This short story collection is so good! There is loads of variety, so I feel like there is something for everyone in here, AND it is a perfect way to sample work from a bunch of Australia's best Aussie YA authors.


6. The Boundless Sublime - Lilli Wilkinson
I read a couple of books about cults last year, and this was probably my favourite - so creepy!

7. The Incredible Adventures of Cinnamon Girl - Melissa Keil
Like The Intern, this is a story about what happens when school is done and you you and your friends are heading in a different directions. It's set in across the Christmas holidays, and there was something about the characters in this that I just felt made them so perfectly relate-able!


8. Illuminae - Amie Kaufman and Jay Kristoff
YA sci-fi set on a spaceship, I loved the way the story of this book is told in interviews and articles etc like some kind of dossier, rather than a traditional narrative.

9. Fairytales for Wilde Girls - Allyse Near
This book is different to anything I've ever read, I think. It's contemporary YA with a twist of fantasy - maybe magical realism? And its pretty quirky.

10. Draekora (and, tbh, all of the Medoran Chronicles) - Lynette Noni
I've talked about this series before (also here), check it out if you haven't already!

Check out what everyone is saying about bookish love today here

xo Bron

Sunday, 11 February 2018

Sunday stack :: Lifeline Bookfair Haul

The Lifeline Bookfair comes to Canberra three times a year, and I try to go along to at least two of the three - I mean, tables and tables of secondhad books for sale and proceeds to charity? What's not to love?

The Bookfair runs for the whole weekend, and if you go along on the Sunday afternoon you can take advantage of the 'bag sale' - where you pay $20 for as many books as you can fit in a standard supermarket bag.

I split a bag with my partner and here's what we had in there today:


Because there are so many books, and because they are only organised into broad categories, it isn't always possible to find specific books so I always like to go in with a rough plan instead - this year I was after #loveOzYA books, as well as books by Daphne du Maurier, Louise Penny, and Sarah Waters.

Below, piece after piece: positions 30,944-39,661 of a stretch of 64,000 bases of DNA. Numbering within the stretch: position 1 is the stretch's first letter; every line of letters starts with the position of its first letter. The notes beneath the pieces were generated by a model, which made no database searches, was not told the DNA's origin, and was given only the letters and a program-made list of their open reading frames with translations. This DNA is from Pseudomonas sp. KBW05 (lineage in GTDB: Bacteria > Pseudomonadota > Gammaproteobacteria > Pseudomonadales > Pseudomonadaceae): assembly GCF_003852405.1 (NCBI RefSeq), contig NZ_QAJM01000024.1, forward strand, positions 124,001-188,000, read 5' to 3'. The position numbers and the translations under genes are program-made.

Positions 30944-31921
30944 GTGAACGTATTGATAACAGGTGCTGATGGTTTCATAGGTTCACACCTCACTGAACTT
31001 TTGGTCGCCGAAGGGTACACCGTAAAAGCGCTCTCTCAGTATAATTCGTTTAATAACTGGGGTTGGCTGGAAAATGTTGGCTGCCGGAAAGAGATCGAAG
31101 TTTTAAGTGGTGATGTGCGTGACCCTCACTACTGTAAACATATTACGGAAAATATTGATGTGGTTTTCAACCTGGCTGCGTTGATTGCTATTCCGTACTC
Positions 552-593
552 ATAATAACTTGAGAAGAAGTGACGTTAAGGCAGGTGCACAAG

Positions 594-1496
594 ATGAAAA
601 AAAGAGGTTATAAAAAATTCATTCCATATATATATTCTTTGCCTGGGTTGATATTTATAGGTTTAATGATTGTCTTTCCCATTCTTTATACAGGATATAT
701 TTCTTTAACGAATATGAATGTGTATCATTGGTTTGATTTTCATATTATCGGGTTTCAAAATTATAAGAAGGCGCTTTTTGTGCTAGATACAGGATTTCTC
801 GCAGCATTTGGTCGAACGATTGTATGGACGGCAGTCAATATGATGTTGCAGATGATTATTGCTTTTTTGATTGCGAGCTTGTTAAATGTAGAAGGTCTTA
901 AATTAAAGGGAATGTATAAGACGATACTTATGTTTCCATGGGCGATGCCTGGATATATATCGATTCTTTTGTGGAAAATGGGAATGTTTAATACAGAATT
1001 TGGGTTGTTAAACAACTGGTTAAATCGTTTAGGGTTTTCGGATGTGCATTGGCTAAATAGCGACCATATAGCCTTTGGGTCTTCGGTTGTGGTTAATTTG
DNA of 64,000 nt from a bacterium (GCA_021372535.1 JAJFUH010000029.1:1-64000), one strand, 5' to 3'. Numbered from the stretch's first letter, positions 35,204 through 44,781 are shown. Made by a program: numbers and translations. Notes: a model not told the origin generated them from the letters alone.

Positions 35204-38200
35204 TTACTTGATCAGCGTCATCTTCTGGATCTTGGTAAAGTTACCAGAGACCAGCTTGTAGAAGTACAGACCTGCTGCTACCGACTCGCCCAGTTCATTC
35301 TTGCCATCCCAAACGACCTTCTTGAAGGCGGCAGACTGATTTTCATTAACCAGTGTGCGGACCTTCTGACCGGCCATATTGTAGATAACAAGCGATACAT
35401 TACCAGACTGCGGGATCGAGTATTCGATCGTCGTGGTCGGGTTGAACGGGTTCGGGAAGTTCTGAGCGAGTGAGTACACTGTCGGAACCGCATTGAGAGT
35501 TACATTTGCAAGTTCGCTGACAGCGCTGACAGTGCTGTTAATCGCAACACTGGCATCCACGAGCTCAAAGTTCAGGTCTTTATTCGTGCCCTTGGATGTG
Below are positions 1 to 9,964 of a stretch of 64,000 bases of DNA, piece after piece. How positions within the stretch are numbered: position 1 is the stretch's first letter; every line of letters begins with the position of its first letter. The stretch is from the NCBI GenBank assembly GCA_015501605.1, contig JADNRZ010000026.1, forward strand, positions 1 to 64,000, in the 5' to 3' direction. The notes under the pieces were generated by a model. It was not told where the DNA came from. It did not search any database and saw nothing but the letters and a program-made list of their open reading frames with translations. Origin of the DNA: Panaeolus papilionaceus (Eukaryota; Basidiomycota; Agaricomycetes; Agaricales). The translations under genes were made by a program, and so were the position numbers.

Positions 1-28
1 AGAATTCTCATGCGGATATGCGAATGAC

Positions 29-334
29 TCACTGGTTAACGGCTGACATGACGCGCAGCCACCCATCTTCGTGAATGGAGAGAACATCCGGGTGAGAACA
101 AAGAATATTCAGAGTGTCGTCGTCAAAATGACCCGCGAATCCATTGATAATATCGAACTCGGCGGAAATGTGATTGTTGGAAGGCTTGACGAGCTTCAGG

And I think I did pretty well! Two du Mauriers, and YA books by a bunch of Aussie authors including Jaclyn Moriarty, Melina Marchetta, Randa Abdel-Fattah, Ellie Marney and more! Its a bit hard to see here, but I also snagged a near new condition copy of Tiny Beautiful Things by Cheryl Strayed, which I have been keeping an eye out for in bookstores for ages!

I'll share a bit more about these as they  come up in my TBR list - they should keep busy for a while  =)

Xo Bron

Saturday, 10 February 2018

Review :: Zenith :: Sasha Alsberg & Lindsay Cummings

Despite being a fan of sci-fi on the screen, I hardly read any (and, weirdly, vice-versa for fantasy - I don't watch a lot but it makes up most of my reading). With Zenith, the stars kind of aligned (haha, stars, sci-fi, space  - see what I did there?) - the Read Harder Challenge 2018 includes a task about female author/protagonist sci-fi, I'd heard a bit of buzz about this book, and Harlequin Books had review copies available. It's YA sci-fi featuring a crew of female space pirates... how could I say no?

Most know Androma Racella as the Bloody Baroness, a powerful mercenary whose reign of terror stretches across the Mirabel Galaxy. To those aboard her glass starship, Marauder, however, she's just Andi, their friend and fearless leader.

But when a routine mission goes awry, the Marauder's all-girl crew is tested as they find themselves in a treacherous situation and at the mercy of a sadistic bounty hunter from Andi's past.

Meanwhile, across the galaxy, a ruthless ruler waits in the shadows of the planet Xen Ptera, biding her time to exact revenge for the destruction of her people. The pieces of her deadly plan are about to fall into place, unleashing a plot that will tear Mirabel in two.

Andi and her crew embark on a dangerous, soul-testing journey that could restore order to their shipor just as easily start a war that will devour worlds. As the Marauder hurtles toward the unknown, and Mirabel hangs in the balance, the only certainty is that in a galaxy run on lies and illusion, no one can be trusted...
 

This is a pretty huge book (the review copy I had was over 500 pages) but once I started I got thorough it quickly, and gaaaah! I thought it was so good! It gave me my first GIANT book hangover of 2018! (sequel now please?)

It just felt like an adventure from the very start. I loved the fierce but flawed female protagonists (space pirates!), and thought the couple of AI characters were really fun. I'm not a reader who needs every single detail about an alien world described, but I thought the world building gave me plenty to imagine, and I liked that there was some political intrigue - this gave it a bit of a 'Queen of the Tearling' feeling for me.  I saw some of my favourite tropes in this book, and enjoyed the twists (I was surprised!). I'm looking forward to the next book in the Androma series!

In terms of reading challenges, this meets the criteria for two Book Riot Reader Harder Challenge tasks:
16. The first book in a new-to-you YA or middle grade series
17. A sci fi novel with a female protagonist by a female author

Thanks so much to Harlequin Books for sending me a free copy of Zenith in exchange for an honest review.